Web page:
31 to 40 of 1,169 blog posts

Why should I elevate my legs after running?

By William O. Roberts, MD on in Health
Elevating your lower body after a hard run can keep you from fainting.

Ed asks: I saw cross-country runners lying on the ground after a practice with their feet propped up on a tree. Is there any merit to doing this? That group of runners has learned either from their coach or from their own personal experience that the best way to prevent fainting ... 

5 quick stretches for when you're pushed for time

By Susan Paul on in Training
Don't think you have time after a run? These moves are fast, easy and get the job done.

Keith asks: My legs are so tight! I know I need to stretch more, but I run out of time after my runs. Can you suggest a few basic stretches? Maybe if I can make stretching more time efficient, I will do it.A post-run routine of stretching is ideal, but when trying to ...  ... 

3 ways running makes your lungs work better

By Kerry McCarthy on in Health
What exactly goes on inside your lungs on a run?

Chances are when you started running you found yourself out of breath, but over time it became easier to sync your breathing with your footfall. This is because your lungs learn how to deliver more oxygen to the bloodstream quicker, as well as becoming more efficient at ridding the body ... 

Make me a better runner: Pilates (Part 2)

By Georgia Scarr on in Training
We explore how Pilates can be used for prehab.

Read Part 1 here. Say ‘Pilates matwork’ to me a few weeks ago and I’d imagine a low intensity gym class that I’d chosen because I didn’t fancy dragging my weary body through something harder, half-heartedly flailing my limbs while wishing I was asleep. Instead, I would choose to dream of ... 

Is it safe to run a marathon with one kidney?

By William O. Roberts, MD on in Health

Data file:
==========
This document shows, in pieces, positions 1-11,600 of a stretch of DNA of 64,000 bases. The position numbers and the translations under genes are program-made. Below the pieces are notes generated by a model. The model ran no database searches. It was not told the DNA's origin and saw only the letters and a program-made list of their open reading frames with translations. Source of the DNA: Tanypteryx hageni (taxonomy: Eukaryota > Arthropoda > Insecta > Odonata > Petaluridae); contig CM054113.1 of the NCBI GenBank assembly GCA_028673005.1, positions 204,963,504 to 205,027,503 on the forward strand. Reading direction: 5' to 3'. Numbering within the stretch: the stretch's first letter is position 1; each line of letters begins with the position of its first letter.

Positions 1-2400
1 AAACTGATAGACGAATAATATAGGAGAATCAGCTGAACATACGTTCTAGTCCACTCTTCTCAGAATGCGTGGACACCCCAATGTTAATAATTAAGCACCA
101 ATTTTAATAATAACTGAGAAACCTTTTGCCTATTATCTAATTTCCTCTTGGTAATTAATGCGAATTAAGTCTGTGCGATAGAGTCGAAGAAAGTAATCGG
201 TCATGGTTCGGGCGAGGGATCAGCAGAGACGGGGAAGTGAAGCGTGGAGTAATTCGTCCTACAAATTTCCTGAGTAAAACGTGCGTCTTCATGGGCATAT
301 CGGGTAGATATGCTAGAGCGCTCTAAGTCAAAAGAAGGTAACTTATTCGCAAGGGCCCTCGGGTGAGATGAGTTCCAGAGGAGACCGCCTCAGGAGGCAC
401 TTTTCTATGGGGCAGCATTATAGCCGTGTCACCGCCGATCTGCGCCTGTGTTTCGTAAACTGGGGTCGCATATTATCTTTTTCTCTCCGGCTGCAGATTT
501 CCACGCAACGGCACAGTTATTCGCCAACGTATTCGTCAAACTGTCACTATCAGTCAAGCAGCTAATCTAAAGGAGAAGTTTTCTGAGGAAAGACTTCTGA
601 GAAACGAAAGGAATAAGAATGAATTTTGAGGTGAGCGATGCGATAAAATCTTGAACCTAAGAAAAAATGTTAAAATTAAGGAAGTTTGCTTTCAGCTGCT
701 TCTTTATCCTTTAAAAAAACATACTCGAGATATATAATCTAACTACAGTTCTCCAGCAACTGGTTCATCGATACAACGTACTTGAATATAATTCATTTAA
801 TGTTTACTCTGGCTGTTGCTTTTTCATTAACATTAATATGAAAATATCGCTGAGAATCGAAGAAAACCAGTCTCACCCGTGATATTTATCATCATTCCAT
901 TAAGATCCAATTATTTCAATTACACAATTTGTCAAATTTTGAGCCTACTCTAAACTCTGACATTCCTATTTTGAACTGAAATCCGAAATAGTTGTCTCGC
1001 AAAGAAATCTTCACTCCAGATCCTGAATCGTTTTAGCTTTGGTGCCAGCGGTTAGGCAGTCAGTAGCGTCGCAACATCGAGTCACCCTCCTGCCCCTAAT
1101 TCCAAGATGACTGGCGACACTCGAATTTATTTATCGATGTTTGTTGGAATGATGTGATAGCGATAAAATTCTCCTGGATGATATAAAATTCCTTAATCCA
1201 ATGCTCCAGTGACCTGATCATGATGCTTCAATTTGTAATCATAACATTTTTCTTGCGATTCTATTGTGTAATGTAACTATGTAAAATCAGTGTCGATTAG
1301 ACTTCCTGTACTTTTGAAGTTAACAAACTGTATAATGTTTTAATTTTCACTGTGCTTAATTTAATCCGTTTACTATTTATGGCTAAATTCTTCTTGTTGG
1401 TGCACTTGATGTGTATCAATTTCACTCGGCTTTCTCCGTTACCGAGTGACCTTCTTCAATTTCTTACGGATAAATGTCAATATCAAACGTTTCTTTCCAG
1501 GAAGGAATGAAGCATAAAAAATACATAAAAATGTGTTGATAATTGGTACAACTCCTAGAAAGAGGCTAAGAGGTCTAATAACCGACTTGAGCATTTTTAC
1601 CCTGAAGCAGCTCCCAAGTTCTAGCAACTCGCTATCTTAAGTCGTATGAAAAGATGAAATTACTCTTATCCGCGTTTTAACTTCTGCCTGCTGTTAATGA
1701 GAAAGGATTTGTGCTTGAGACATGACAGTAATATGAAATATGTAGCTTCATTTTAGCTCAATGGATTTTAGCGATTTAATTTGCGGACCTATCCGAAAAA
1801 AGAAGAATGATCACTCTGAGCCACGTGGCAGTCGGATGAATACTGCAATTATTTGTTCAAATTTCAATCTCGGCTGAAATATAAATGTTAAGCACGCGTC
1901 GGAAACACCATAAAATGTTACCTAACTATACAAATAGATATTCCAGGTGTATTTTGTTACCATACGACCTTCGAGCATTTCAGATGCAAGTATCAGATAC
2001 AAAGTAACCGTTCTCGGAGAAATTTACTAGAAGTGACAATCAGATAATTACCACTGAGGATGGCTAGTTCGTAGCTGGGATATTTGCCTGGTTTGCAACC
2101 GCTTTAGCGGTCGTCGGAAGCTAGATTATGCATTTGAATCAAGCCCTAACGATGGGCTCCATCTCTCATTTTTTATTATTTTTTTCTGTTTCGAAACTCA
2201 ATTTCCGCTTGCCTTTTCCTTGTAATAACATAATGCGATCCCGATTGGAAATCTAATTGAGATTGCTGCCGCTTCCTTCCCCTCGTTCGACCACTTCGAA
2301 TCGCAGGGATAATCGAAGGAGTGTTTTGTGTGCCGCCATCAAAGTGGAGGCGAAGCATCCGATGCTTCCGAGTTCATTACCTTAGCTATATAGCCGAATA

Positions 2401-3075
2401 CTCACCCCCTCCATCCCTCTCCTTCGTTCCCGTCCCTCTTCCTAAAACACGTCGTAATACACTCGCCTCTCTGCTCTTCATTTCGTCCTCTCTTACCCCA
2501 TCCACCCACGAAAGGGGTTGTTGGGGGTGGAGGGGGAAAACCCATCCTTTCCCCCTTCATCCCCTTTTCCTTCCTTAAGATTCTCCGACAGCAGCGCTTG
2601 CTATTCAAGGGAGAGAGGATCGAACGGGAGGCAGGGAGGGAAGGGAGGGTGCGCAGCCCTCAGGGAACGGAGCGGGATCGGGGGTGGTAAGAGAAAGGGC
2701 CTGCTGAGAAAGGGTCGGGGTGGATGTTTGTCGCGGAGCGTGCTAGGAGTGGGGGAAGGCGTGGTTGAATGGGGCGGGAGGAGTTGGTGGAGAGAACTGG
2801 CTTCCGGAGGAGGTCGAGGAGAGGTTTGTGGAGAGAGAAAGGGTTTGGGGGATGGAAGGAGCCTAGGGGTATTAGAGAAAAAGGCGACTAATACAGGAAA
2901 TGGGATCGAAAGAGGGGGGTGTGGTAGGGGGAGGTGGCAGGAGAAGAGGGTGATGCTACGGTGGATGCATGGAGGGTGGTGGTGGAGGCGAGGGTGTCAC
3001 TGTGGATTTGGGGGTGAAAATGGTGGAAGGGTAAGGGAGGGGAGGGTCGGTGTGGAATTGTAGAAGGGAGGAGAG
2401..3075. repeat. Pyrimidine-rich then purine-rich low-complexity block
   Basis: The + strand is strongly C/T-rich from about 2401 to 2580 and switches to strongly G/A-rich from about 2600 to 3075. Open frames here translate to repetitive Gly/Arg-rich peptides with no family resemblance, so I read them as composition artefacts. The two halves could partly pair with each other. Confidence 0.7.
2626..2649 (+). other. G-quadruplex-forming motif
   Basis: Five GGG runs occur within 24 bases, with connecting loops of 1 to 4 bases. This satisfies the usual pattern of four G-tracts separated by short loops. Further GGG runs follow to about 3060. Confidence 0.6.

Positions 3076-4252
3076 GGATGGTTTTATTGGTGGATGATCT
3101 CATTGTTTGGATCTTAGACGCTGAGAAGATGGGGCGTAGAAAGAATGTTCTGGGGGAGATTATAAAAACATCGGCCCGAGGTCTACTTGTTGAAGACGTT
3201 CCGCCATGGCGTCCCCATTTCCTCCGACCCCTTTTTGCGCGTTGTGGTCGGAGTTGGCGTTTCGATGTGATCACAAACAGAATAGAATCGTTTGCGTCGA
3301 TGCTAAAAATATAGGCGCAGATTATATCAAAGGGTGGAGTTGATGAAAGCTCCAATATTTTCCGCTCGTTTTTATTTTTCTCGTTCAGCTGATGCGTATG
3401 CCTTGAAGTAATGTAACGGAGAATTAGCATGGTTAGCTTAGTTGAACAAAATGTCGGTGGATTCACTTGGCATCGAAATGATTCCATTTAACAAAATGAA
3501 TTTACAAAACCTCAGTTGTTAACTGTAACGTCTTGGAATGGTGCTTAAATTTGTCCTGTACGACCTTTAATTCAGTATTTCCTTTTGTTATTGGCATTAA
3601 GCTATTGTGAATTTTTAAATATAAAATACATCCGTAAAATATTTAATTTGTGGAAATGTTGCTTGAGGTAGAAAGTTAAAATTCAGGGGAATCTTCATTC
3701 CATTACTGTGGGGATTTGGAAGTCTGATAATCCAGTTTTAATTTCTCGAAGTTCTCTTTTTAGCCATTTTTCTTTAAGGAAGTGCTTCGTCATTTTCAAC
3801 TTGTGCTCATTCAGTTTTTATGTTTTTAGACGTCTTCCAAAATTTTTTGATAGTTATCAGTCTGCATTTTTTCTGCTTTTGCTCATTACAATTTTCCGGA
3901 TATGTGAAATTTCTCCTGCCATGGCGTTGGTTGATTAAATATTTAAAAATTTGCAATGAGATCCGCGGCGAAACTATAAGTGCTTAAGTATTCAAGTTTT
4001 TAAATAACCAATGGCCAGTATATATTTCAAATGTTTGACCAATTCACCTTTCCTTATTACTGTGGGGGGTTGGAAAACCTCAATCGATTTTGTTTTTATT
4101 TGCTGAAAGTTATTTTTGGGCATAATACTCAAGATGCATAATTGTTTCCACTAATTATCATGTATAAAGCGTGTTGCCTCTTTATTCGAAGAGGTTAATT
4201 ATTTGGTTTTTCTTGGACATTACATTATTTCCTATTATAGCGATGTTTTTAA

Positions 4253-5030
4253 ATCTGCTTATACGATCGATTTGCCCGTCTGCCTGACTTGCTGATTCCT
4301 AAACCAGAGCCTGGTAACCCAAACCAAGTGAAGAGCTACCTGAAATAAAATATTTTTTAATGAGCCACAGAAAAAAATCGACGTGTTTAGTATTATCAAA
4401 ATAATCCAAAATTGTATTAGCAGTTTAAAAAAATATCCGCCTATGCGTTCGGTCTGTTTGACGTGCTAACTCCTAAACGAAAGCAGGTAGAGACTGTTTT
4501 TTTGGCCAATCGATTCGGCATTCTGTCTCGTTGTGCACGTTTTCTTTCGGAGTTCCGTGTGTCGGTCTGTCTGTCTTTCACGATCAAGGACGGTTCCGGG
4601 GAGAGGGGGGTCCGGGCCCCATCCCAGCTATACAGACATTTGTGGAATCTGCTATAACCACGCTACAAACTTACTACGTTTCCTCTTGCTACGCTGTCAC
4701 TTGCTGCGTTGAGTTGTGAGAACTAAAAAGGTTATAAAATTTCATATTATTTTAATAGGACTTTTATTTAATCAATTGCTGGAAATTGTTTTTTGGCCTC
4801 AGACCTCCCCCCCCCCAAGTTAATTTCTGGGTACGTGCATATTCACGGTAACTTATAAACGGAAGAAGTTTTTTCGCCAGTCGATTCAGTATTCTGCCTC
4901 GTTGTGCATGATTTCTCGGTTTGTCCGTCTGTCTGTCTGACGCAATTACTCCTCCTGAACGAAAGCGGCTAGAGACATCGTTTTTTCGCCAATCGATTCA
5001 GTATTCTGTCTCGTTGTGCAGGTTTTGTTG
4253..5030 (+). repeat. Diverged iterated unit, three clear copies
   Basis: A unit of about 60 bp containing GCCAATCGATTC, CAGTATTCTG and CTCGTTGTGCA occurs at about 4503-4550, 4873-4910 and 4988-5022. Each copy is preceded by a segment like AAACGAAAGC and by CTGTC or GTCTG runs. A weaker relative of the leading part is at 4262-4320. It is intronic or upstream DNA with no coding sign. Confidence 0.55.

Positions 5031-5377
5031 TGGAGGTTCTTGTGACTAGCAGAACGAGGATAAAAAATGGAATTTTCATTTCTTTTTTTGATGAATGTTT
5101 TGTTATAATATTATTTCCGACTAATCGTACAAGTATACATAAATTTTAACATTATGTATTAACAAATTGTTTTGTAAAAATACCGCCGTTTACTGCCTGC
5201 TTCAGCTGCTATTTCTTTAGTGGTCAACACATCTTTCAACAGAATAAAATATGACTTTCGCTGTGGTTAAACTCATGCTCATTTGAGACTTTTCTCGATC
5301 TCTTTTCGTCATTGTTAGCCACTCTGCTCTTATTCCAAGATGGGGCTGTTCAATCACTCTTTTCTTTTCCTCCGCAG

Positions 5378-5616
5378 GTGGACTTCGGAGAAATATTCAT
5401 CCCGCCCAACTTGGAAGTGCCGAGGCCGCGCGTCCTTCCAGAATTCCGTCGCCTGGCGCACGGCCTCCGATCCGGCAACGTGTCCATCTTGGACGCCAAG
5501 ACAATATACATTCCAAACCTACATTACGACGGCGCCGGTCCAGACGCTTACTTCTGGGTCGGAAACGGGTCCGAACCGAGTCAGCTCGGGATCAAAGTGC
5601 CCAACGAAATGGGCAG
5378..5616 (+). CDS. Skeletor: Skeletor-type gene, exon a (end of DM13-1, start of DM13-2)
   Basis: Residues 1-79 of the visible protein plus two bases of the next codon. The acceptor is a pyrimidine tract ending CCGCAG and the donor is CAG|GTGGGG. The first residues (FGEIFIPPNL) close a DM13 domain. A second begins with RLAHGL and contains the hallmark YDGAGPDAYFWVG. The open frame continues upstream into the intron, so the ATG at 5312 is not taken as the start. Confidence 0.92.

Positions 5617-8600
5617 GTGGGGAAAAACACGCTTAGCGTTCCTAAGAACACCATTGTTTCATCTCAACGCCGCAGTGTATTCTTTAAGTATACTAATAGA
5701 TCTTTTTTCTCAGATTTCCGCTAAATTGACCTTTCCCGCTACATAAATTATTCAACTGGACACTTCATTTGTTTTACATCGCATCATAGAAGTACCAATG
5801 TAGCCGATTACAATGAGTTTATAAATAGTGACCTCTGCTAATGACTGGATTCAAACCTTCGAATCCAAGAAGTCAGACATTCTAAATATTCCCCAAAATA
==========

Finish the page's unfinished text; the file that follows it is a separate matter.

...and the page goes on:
If your remaining kidney is working properly, you should be fine.

MJ asks: I had a kidney removed when I was eight weeks old. Over the past two years, I have started running and I really enjoy it. I just signed up for my first marathon, but I am I’m worried about whether this is a health risk for me. I ... 

Can I do long runs on my period?

By Jo Pavey on in Health
It's hard to know how much is too much when it's that time of the month. Jo Pavey offers her expert advice.

Should I avoid long runs or tougher workouts during menstruation? If you feel lousy during your period, be flexible with your training. You should not have to avoid long runs or tough workouts throughout, but listen to your body. If you’ve planned a long run, head out with no pressure to ... 

Losing form on long runs

By Jo Pavey on in Training
Long runs are tough physically and mentally, so it's easy for form to slip by the end. Olympian Jo Pavey offers her advice.

I’m so tired at the end of long runs that I end up shuffling. What can I do? Running shorter distances may be a good idea if you’re struggling. It’s possible you’re trying to tackle a distance that you’re not yet conditioned to deal with. Gradually build the distance back up ... 

How much exercise makes you smarter?

By Alex Hutchinson on in Health
The best predictor of cognitive gains is how much your aerobic fitness improves.

Exercise makes you smarter... but how much do you need to maximise its benefits? When it comes to physical health, the general principle according to exercise guidelines is: “Some exercise is better than none and higher doses generally convey greater benefit.” Is the same true for cognitive benefits? That’s what ... 

I can't motivate myself to run when the days get shorter

By Jo Pavey on in Training
Do the darkening days put you off running? Olympian Jo Pavey has the answers.

I seem to lose my motivation for running when the days get shorter. What can I do to combat this? - Sarah Cooke, via email It may feel tough, but keeping fit and active during the shorter days can help prevent seasonal affective disorder (SAD) and boost your self esteem. Have ... 

Running makes the body more robust

By Amby Burfoot on in Health
A new report summarises the best research on running and health with surprising results.

Running six miles per week appears to improve longevity by three to six years and reduces the risk of several chronic diseases, according to a review of research published in Mayo Clinic Proceedings. A distinguished group of US-based cardiologists, exercise physiologists and epidemiologists collaborated on the review. It contains no new material or ...  ... 

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